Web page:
The race was close and [Lyndon B] Johnson was getting worried. Finally, he told his campaign manager to start a massive rumour campaign about his opponent’s life-long habit of enjoying carnal knowledge of his own barnyard sows.
“Christ, we can’t get away with calling him a pig-f*cker,” the campaign manager protested. “Nobody’s going to believe a thing like that.”
“I know,” Johnson replied. “But let’s make the sonofabitch deny it.” - Fear and Loathing on the Campaign Trail ’72, Hunter S Thompson
Jose Mourinho knew exactly what he was doing last Friday night when he dredged up match-fixing in relation to Antonio Conte .
Mourinho is a clever guy. He will know well that the Chelsea manager was, in fact, acquitted of all charges in relation to his alleged involvement in Italian football’s Calcio Scommese crisis.
But he wasn’t about to let the facts get in the way of a low blow.
He would have been well aware that the finer points of Conte’s alleged involvement in the scandal get lost all too easily. Conte the match-fixer – a crass, inaccurate portrayal – has long since taken hold on social media as a stick with which to beat fans of Juventus and Chelsea alike.
Mourinho fed the trolls.
There is simply no way that the English football fan in the street has gone through the details of Conte’s case with a fine-tooth comb. The average football fan will have heard something about Conte having served a ban but Mourinho’s contemptuous allusions to the case will only serve to increase the volume and frequency of nonsense spouted about it.
Imagine the worst thing that has ever happened to you in your life being mendaciously recounted in full view of the public by a person who really knows the truth. And, worse still, that it was a deliberate attempt to injure and humiliate.
“With the search which took place in my home at five o'clock in the morning, began a nightmare which at times I thought I could never finish,” Conte wrote after he was cleared.
“Those who I am close to and know me, know how much I've suffered at the very idea that we could pull over my name to the shame of Calcio Scommesse. Today finally puts an end to this ugly story.”
We sometimes forget that those involved in football are real people too, with thoughts and feelings and families and integrity and souls. It only takes a quick conversation with someone in the game who’s been sacked or scolded in some way to realise the impact goes much deeper than you might think.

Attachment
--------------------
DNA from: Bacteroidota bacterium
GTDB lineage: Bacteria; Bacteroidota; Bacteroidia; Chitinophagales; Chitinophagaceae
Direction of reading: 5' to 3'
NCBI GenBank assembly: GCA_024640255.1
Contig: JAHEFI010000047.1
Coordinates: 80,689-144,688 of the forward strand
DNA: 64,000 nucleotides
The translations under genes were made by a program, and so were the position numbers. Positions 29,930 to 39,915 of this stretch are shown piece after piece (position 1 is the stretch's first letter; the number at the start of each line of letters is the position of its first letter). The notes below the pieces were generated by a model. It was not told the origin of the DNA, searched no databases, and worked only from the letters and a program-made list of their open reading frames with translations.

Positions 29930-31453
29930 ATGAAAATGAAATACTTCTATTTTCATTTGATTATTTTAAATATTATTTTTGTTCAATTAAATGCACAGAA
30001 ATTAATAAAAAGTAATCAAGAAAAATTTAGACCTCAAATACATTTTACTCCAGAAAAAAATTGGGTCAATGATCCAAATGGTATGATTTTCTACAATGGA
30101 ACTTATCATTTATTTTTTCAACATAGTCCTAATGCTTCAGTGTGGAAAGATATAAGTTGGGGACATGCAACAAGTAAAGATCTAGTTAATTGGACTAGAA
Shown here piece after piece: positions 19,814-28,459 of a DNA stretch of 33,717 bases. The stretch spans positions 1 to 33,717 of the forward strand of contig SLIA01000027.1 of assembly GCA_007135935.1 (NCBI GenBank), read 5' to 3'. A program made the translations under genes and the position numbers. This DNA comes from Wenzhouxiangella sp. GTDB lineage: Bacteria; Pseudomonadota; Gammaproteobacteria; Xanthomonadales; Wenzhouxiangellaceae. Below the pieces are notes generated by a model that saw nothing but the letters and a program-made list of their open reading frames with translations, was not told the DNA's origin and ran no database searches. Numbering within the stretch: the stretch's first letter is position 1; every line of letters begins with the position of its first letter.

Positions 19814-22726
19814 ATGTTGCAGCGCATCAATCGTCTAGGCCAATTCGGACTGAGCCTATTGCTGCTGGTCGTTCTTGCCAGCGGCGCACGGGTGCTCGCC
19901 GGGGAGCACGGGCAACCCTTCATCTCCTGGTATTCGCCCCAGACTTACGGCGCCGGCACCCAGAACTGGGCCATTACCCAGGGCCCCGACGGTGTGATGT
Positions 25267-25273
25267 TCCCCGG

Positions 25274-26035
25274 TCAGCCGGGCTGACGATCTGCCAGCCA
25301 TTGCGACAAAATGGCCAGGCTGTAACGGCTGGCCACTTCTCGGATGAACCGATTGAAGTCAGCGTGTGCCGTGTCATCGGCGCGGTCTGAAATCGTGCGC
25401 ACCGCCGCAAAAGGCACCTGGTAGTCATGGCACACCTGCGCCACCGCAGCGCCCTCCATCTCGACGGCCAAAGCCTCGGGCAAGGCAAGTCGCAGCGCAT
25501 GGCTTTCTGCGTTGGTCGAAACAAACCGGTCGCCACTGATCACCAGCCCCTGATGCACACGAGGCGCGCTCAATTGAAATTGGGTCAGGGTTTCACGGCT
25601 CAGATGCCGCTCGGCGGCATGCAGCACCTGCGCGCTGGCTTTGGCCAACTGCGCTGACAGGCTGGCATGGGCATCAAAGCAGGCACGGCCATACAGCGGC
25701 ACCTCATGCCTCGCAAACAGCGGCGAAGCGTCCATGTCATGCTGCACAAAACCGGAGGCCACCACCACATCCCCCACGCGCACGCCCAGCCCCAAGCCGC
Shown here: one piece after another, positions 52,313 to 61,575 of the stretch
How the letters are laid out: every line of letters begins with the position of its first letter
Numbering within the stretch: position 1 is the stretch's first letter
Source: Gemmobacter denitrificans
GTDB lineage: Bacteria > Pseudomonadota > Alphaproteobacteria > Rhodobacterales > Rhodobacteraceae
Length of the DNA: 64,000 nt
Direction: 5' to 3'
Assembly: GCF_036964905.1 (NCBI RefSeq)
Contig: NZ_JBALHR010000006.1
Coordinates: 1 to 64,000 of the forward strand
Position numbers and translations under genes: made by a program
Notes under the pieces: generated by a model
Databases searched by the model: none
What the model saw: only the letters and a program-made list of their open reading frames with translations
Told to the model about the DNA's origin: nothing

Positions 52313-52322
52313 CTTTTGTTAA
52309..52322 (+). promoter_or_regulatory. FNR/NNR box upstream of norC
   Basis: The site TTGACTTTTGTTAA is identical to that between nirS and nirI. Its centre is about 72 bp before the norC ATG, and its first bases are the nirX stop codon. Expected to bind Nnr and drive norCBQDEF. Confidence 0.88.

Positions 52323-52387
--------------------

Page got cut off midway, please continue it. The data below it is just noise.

Media and fans move on to the next scandal but, for those in the line of fire, whose lives have been affected by unsavoury or upsetting or humiliating instances, can, in a sense, never move on.
It was a wretched act from Mourinho, an increasingly hostile and desperate man lost in the slipstream of Pep Guardiola’s genius and foundering to meet expectations that he himself placed upon Manchester United.
Now every time a camera and microphone is thrust beneath the nose of either Conte or Mourinho these days more questions are asked about their spat.
It began innocuously enough, with Mourinho throwing a barb in a press conference at no one in particular. He referenced other managers behaving like “clowns” on the touchline leaving just enough wiggle room to avoid the accusation he had anyone specific in mind.
Was it Jurgen Klopp? Maybe. Pep Guardiola? Could be. Antonio Conte? Was it the man who picked up the pieces of Mourinho’s shattered Chelsea regime and made them champions? Was it the man who Mourinho reprimanded for his touchline behaviour – asking for more noise and more support – after Mourinho’s United were torn asunder in Stamford Bridge? You’re getting warmer.
Conte – probably against his better judgement – rose to it and in an undignified moment of his own suggested his rival could be suffering from “demenza senile ”. You don’t need to be an expert in Italian to figure out the translation of that one, with Conte believing that Mourinho would do well to examine his own touchline behaviour in the past.
Then came the A-Bomb. Following a humdrum victory against Derby County in the FA Cup, Mourinho alighted on the one issue guaranteed to wound Conte in retaliation.
The tribal football public nor a thirsty football media is capable of dealing properly with what Mourinho said. United fans will use it against Chelsea fans online going forward. Papers need to be sold and so more fuel will be added to the furnace.
In hindsight, Conte would have been better advised to stay clear of any response at all. Arguably, the best move Guardiola made against Mourinho during their time in charge of Barcelona and Real Madrid, respectively, was to tell the assembled media that in the press room Mourinho was “the f*cking boss” and any victory won against him would come out on the field of play.
Mourinho is a dirty fighter and whether he wins or loses, he always seems to come out on top in front of the media. That’s what Conte ought to have learned by now.
It was inevitable that he was going to defend himself. No doubt he would have preferred to do it with a place in the fourth round assured but his players could not beat Norwich City.
But Conte was forced to look those match-fixing allegations dead in the eye once again and deny them. He became the victim in Mourinho’s own version of LBJ’s “pig-f*cker” game. If you’re denying, you’re losing. Instead of spending time telling people what you are, you are denying what you aren’t.
It's the oldest trick in the book.